Critical issues related to industrial revival in Pakistan

The industrial sector has a larger potential to contribute but is on hold due to poor policy initiatives, lack of innovation and diversification in products for meeting the needs of domestic and global consumers

By M. Sharif

A steep dip of 8.49 per cent in industrial production during the first 11 months of the last fiscal year compared to the highest growth of 19.9 per cent during FY 2004-05 and the necessity of boosting industrial production, raises many questions about industrial revival in difficult times of domestic fiscal and monetary constraints, global economic recession and shrinking global trade. The government, at least theoretically, aims at pursuing an export-led economic growth to raise Pakistan’s share in global trade that during the last decade has shrunk from 0.21 to 0.13 per cent, according to WTO data. How can this be translated into something concrete and real? This question has to be at the heart of new industrial policy that the government intends to unveil before the end of the current year.

 Critical issues

Industrial sector, the second largest sector of the economy mainly comprises light and large scale manufacturing and small and medium enterprises (SMEs). It contributed 18.9 per cent towards national GDP during the last fiscal year compared to its share of 19 per cent during FY 2007-08 and 53 per cent share of services sector and 20.6 per cent share of agriculture sector. The textile sector has been earning around 60 per cent of the FX earnings from exports traditionally but during last the fiscal year it earned 54 per cent of total FX earning with a decline of $1 billion in its earnings compared to FX earning during FY 2007-08. The industrial sector has a larger potential to contribute towards national GDP but is on hold due to poor policy initiatives, lack of innovation and diversification in products for meeting the needs of domestic and global consumers, high cost of production and low quality of products.

The other contributory factors in this context are inadequate fiscal and monetary policies, lack of state-of-the-art infrastructure, poor quality of governance and human resource, inefficient use of energy and low productivity. Consequently, over a period of time industrial sector that initially grew under the shadow of state patronage did not prepare itself for global market competitiveness.

The government and stakeholders in public and private sector need to resolve the following issues on priority basis:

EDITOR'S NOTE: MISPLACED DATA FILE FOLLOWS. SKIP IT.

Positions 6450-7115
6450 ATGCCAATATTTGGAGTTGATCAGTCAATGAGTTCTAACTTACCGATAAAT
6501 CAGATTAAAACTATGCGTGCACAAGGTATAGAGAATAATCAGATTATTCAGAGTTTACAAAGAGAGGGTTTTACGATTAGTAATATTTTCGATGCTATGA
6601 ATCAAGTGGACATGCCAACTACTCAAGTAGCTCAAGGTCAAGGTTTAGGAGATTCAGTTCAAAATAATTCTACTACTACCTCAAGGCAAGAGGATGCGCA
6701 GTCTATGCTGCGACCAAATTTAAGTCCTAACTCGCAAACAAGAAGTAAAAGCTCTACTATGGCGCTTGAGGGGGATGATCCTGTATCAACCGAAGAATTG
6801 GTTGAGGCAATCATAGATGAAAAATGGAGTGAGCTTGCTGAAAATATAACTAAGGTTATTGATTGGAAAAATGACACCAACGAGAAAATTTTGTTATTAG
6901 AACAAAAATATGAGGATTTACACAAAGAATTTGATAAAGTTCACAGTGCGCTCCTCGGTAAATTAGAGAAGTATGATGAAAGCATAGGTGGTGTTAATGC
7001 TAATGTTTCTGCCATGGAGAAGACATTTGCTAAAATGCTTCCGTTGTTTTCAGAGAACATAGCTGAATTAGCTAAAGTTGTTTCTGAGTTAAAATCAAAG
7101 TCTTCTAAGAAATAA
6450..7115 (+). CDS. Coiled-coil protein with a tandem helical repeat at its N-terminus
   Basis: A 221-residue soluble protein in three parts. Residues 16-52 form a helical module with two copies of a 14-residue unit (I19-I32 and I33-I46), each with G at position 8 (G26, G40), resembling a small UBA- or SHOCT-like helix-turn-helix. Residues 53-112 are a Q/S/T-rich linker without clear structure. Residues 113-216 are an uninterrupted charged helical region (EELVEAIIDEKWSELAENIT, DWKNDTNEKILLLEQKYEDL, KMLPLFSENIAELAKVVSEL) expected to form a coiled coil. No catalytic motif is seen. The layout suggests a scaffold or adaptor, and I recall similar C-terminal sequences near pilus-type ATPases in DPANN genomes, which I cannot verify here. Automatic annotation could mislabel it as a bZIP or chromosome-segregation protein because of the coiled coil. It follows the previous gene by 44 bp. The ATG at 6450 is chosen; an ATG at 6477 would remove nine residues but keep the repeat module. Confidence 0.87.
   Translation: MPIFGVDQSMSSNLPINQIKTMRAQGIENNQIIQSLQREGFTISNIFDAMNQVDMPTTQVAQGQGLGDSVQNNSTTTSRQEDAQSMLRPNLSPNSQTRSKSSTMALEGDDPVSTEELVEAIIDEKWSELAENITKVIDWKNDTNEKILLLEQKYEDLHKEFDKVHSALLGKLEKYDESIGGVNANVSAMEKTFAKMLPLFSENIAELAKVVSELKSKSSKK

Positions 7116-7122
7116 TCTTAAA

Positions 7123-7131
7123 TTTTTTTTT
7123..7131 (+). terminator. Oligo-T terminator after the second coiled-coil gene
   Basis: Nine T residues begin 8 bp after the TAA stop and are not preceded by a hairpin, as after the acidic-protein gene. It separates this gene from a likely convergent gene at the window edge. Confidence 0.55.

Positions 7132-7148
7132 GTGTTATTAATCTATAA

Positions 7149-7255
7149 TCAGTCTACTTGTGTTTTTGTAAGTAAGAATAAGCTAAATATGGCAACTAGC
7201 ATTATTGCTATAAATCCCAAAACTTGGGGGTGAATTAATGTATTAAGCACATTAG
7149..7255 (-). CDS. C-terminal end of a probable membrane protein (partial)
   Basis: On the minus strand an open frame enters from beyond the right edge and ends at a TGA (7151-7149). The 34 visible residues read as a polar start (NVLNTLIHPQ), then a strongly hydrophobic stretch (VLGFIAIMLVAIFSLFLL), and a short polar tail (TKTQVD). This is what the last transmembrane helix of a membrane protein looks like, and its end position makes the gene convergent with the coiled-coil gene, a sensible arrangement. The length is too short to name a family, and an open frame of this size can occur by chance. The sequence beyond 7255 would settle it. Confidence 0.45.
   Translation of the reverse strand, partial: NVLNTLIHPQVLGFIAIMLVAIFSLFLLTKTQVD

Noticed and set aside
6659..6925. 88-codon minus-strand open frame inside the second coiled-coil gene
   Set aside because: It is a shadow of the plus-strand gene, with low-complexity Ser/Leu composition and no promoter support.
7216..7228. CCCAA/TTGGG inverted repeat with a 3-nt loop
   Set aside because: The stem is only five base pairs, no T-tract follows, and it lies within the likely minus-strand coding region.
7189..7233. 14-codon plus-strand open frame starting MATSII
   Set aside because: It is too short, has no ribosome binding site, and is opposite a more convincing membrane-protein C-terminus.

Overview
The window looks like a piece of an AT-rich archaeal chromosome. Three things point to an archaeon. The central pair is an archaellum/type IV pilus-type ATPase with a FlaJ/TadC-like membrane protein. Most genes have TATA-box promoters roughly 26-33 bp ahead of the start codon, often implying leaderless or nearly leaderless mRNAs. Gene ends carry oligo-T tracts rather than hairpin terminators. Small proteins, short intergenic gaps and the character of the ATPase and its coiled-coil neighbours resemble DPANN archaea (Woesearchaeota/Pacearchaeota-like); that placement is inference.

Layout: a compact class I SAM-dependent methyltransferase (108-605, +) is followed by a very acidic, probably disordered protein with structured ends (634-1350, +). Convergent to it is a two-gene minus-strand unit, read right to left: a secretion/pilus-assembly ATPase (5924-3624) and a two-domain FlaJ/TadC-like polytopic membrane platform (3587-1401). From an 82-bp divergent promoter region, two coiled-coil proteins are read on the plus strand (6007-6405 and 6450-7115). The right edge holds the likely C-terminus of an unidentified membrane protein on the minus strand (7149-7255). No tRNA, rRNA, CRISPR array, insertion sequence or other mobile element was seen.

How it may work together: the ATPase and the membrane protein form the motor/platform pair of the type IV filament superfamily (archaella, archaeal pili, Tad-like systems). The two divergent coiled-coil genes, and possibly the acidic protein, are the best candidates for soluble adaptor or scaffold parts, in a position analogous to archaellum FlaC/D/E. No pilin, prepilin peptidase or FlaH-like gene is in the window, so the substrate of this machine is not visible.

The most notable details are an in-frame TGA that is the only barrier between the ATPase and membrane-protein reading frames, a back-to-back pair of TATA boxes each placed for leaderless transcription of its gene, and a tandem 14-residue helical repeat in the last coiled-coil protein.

(1) Establishing stable political and security environment and pro-business fiscal and monetary policies.

(2) Setting clear objectives of industrial revival and growth strategy.

(3) Infrastructure deficit that includes road and rail net work, sea ports and power supply.

(4) Implementing research, development and good governance.

(5) High cost of capital required to boost investment and low FDI input.

(6) Improving on productivity, quality and lack of innovation.

(7) Attracting huge domestic and foreign investment that is required to modernise textile sector and streamline SMEs.

These issues are inter-related and can’t be addressed in isolation. They can be addressed only through a comprehensive strategy. Forthcoming industrial policy needs to address them on priority basis.

The countries that registered phenomenal industrial and economic growth in recent history or in the past had stable governments stretched over longer duration and stable political systems. Pakistan met the first prerequisite between 2000 and 2007, a long stable stretch of around seven years during which industrial growth peaked to around 19 per cent in financial year 2004-05. It is yet to fulfill the second prerequisite. Since peaking of industrial growth, it has been steadily declining because of lack of depth and resilience in fiscal, monetary and trade policies and economic growth imbalances among different sectors of the economy and regions of the country.

Development of the industrial sector focused on meeting domestic requirements of food, construction, transportation, home appliances and other needs but it hardly ventured to establish a strong base for export-oriented industries. Instead, the government encouraged increase in domestic consumption and resorted to indiscrete imports that met the needs of a few selected segments of society. As exports started stagnating during the last three years and domestic consumption also became sluggish due to erosion of purchasing power of the middle class because of the high rate of inflation and the slow down in global trade, industrial production started taking downward slide. In the mean time fiscal and monetary policies and shortage of power started taking their toll on the growth of industrial sector also. Last fiscal year proved worst for industry because of these multiple factors.